PNP purge of ‘narco’ cops goes down to lower ranks | Inquirer News

PNP purge of ‘narco’ cops goes down to lower ranks

By: - Reporter / @dexcabalzaINQ
/ 05:36 AM January 13, 2023
Jonnel Estomo

Jonnel Estomo

The planned purge of police officers with alleged drug links continued down to the lower ranks of the Philippine National Police in Metro Manila after almost 90 percent the country’s police colonels and generals had tendered their courtesy resignations, according to a statement by the national capital police.

Police Maj. Gen. Jonnel Estomo, chief of the National Capital Region Police Office (NCRPO), on Thursday summoned 43 first- and second-level officers who were found allegedly involved in illegal drugs and placed on its “counterintelligence watch list” (CIW).


Only 31 of them appeared on Thursday at the NCRPO headquarters at Camp Bagong Diwa in Taguig City. The highest ranked was a lieutenant.

The CIW tagged 18 as “protectors” and 11 as extortionists. Five were “recycling,” three were using and another three helped in the “proliferation” of narcotics. The counterintelligence group also found one selling, another distributing and a third possessing drugs.


Addressing the officers who showed up for the “dialogue,” Estomo reiterated Interior Secretary Benhur Abalos’ call on the police top brass to resign and challenged the 31 who were present to also resign, and to submit to an investigation by an adjudication board to verify their involvement in illegal drugs.

There was also a surprise random drug test, to which all the officers agreed to undergo.

A month to check

As a rule, any officer found positive in a drug test would be “automatically deemed resigned” from the police service.

A statement by the NCRPO to reporters, who were not informed about the meeting, said the drug test results were not immediately available.

Estomo and 66 colonels and generals of the NCRPO also underwent a drug test last week and none of them was positive for meth or marijuana use.

He gave the adjudication board one month to determine whether the 43 officers were involved in illegal drugs.

“If they are involved, we will file cases against them, if not, we will clear them,” he told the adjudication board, which would be headed by police Brig. Gen. Jose Hidalgo Jr., deputy regional director for administration.


Denial, surprise

Many of the police officers who were summoned said they were “confused” and “dismayed” about their inclusion on the watch list, which was made by the Regional Intelligence Division whose sources included other officers and informants.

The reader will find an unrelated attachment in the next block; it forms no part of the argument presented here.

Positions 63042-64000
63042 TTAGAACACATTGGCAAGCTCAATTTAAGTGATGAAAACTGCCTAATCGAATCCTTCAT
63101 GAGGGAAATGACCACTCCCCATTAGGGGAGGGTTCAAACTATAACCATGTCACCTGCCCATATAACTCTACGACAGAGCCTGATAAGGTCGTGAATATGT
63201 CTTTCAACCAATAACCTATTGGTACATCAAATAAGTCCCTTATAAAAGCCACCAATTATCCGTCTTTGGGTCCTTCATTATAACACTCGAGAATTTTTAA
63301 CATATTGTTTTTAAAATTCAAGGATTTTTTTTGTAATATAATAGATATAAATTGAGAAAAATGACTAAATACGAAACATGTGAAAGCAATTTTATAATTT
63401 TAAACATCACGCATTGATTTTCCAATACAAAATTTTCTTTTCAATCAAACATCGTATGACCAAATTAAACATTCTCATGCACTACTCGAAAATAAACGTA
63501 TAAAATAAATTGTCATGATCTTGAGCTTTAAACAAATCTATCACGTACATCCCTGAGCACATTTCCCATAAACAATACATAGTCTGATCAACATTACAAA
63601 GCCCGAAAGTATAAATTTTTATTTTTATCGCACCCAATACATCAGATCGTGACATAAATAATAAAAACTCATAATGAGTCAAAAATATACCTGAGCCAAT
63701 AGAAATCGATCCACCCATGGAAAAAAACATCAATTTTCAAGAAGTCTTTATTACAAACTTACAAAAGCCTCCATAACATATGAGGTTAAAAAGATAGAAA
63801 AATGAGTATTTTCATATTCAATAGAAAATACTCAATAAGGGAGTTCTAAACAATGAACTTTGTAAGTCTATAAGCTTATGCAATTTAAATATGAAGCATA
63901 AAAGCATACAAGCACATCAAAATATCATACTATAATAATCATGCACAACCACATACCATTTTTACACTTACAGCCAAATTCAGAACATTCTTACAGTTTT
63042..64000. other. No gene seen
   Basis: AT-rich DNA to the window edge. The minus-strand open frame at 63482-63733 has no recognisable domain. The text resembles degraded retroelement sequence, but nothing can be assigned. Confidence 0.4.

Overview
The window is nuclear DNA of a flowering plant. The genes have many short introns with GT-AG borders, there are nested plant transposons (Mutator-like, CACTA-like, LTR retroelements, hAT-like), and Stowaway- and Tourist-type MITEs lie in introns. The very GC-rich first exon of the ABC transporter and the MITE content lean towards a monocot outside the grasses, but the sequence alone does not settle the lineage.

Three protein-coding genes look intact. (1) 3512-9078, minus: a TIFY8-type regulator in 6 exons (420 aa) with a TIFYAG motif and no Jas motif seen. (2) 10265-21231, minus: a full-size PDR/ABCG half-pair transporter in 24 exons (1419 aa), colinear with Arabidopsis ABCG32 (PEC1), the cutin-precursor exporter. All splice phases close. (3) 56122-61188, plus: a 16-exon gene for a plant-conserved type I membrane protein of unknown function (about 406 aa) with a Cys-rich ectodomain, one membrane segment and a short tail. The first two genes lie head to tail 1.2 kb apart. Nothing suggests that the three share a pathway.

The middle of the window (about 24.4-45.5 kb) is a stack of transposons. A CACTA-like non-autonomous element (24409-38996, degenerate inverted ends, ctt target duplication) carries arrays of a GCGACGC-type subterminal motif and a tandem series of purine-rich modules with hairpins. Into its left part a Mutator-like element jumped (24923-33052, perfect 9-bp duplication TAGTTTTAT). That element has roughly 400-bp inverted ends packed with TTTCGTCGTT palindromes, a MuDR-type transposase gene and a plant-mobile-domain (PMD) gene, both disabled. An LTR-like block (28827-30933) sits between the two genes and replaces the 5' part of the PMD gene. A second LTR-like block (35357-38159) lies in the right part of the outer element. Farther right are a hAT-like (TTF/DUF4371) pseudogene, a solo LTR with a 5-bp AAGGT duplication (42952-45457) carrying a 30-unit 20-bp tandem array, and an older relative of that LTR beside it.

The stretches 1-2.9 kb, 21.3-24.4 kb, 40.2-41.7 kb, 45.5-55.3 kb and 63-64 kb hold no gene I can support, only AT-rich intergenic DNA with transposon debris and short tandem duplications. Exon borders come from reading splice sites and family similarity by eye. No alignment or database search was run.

According to a police official who was present but requested not to be identified as he had no authority to speak with the media, one of the 31 denied he had illegal drug dealings and asked for a copy of the intelligence report implicating him. Another said he was already cleared by a previous investigation and was surprised that he was still on the list.

Duterte’s list

Estomo told them to submit their explanations to the adjudication board, which would make rectifications based on its own findings.

Hundreds of policemen were implicated and identified in former President Rodrigo Duterte’s “narco list,” which authorities said had more than 6,000 names, including politicians and other prominent personalities.

In February 2017, Duterte ordered 287 “scalawag” police officers (253 of them assigned to the NCRPO then) to be deployed to Mindanao, particularly to the Muslim autonomous region.

88% have ‘resigned’

That move was criticized by both local and national officials. Mujiv Hataman, the regional governor then, said the Muslim area should not be “a dumping ground for erring and corrupt police officers involved in illegal drugs.”

By 2020, the PNP national adjudication board had conducted two investigations of 707 personnel allegedly connected to illegal drugs—357 in the first and 352 in the second.

There has been no official announcement on the results of the investigation.

As of Thursday, Abalos said 88 percent, or 841 of the 954 colonels and generals of the PNP, have submitted their courtesy resignations and that the number of those who offered to step down was increasing.

Of the resignations offered, 714 were from colonels, 126 from generals and one from the inspector general of the Internal Affairs Service (whose rank is equivalent to a lieutenant general).

“This is a positive manifestation that the majority of those in the PNP are partners of the government led by President Marcos in cleaning up their ranks. This is truly an ‘act of honor,’” Abalos said in a statement.

“This just shows to the Filipinos that the PNP is supportive of the ongoing internal cleansing in order to regain the trust and faith of the public to the organization,” he said.

Abalos expects the 113 other high-ranking PNP officials to also submit their courtesy resignations even before the start of the reviews by an independent five-member committee and the National Police Commission.

PNP chief General Rodolfo Azurin Jr. was among the first to submit his resignation, expecting the other PNP officials to follow his lead.

Abalos said the evaluation by the committee could be finished in “two to three months”—before Azurin retires on April 24 and a new PNP chief is appointed by the President.


PNP: Over 800 top cops submit courtesy resignation

Nearly 600 generals, colonels heed call for courtesy resignation of PNP top brass

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